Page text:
Monday, July 04, 2005

Why is the Dati Leumi population not really fighting the disengagement?

I was listening to my favorite charedi radio station one night on the way home from work, and they were discussing this. The political commentator commented that the government could never do something like this to the Arab or Charedi community, they wouldn't stand for it. The commentator and the host didn't understand why the Dato Leumi population as a whole isn't coming out and protesting.

IMHO, the answer is as follows. The Dati Leumi population is mostly middle class. Middle class people don't make waves or revolutions. Based on this I will explain below the difference between the Charedi population and the Dati Leumi population.

1. The Dati leumi population has been brought up to respect the government, celebrate Yom Haatzmaut, serve in the army, believe in democracy, etc. It is very hard to rebel against all of these things. The Charedi population on the other hand, doesn't really beleive in the government, at best the government is tolerated. The government is looked upon as the enemy who is always trying to take things away. Therefore it is not hard for them to rally against the government.
2. The Dat Leumi population is part of Israeli society. They work in the government, go to public schools, universities, the army, etc. It is hard to rebel aginst a society that you have a large stake in. The Charedi population on the other hand has no stake in society. By choice, they are not part of Israeli society, rather they have their own ghettos.
3. Most people in the Dati Leumi population work and therefore have no time to protest or be arrested. If you have a job which pays your mortgage and supports your family, it is very hard to get arrested and sit in jail and lose your job. How will you feed your family? Pay your mortgage? Middle class people have a lot to lose. The Charedi population on the other hand, has a large group of people sitting and learning in yeshivos and kollelim. If the gedolim say go out and protest, the kollelim and yeshivos close down and people go. If the gedolim said to go get arrested the arrested people would not lose. They would still get their money from their kollel, they would still get their money from the government, the tax breaks etc. Even the working Charedi population is different. Most of those people who work, work in the Charedi community and therefore if they get arrested they wouldn't lose their jobs. They would be supported by a gemachim etc. In short they have much less at stake financially.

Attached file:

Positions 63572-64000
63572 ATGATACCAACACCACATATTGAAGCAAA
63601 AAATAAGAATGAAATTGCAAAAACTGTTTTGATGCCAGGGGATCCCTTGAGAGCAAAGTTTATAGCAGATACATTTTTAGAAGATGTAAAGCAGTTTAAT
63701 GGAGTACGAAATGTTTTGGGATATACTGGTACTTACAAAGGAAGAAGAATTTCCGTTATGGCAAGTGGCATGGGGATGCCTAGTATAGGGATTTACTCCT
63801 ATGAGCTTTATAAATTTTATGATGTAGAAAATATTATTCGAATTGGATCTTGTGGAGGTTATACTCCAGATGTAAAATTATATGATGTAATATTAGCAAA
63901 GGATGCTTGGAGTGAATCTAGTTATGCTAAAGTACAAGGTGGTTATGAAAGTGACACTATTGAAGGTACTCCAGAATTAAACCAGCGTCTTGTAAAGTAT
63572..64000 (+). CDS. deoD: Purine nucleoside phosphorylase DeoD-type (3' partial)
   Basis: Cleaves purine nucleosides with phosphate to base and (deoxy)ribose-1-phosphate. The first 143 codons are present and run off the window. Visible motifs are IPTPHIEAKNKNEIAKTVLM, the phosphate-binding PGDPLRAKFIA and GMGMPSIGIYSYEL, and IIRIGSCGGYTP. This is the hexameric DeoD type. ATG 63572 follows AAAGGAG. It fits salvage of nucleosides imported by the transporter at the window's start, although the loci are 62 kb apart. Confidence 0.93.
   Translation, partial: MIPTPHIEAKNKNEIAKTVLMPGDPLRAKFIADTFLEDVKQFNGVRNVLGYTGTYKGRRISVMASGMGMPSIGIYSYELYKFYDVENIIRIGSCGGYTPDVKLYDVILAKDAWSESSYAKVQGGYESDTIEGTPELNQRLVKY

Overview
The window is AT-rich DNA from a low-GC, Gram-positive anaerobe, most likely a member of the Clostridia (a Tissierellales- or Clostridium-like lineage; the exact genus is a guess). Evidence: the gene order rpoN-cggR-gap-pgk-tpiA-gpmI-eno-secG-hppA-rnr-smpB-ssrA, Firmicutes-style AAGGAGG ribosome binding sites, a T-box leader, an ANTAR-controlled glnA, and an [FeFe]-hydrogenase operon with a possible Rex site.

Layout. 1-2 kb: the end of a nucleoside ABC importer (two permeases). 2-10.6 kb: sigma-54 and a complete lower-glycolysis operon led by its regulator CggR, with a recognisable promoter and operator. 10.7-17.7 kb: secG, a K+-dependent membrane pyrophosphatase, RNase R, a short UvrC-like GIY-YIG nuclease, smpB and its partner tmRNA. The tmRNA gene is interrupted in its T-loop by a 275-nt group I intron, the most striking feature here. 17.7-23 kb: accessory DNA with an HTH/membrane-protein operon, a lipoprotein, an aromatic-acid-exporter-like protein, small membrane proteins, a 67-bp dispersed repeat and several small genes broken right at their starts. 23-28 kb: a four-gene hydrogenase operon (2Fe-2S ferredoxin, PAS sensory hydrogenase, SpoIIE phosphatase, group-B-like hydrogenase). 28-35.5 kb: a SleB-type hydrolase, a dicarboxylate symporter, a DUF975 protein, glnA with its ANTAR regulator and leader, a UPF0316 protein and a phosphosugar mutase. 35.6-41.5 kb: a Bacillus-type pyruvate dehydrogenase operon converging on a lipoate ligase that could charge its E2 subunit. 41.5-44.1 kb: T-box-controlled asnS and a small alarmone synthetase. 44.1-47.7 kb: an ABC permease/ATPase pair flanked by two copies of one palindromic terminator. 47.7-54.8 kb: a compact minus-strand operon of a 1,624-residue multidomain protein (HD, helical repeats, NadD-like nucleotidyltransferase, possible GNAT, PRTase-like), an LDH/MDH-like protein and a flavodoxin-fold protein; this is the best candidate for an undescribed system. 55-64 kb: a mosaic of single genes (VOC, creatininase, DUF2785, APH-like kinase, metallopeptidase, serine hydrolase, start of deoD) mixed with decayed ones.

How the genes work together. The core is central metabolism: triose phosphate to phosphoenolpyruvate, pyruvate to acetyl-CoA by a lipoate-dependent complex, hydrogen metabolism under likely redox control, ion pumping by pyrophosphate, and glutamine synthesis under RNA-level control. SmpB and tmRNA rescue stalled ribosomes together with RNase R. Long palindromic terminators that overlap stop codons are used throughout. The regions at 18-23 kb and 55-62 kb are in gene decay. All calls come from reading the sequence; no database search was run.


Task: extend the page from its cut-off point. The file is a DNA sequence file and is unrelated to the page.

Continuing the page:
To summarize, the middle class does not create revolutions. Revolutions are created by people with a lot of time and little to lose, students and the poor. Students have a lot of time and little to lose, and the poor have a lot of time and are desperate and have little to lose. The middle class has too much to lose. This is the case of the Dati Leumi population in Israel, they have too much to lose and therefore will not really protest and fight against the disengagement.


Cosmic X said...

I beg to disagree with you on this one. The Arabs and the Hareidim have also had to swallow a lot of frogs from the government of Israel.

bluke said...

2 points:
1. That wasn't me talking that was a Charedi political commentator talking
2. Not lately

Anonymous said...

all true, but what's missing is that you had a vote, the dati leumi community doesn't seem to have voted in overwhelming numbers against withdrawal (or am i wrong about that extrapolation?)

bluke said...

Yes you are. Sharon, the last time he ran, ran on a platform explicitly opposing a unilateral withdrawal from Gaza. Thta was the position of Mitzna who was trounced by Sharon

Anonymous said...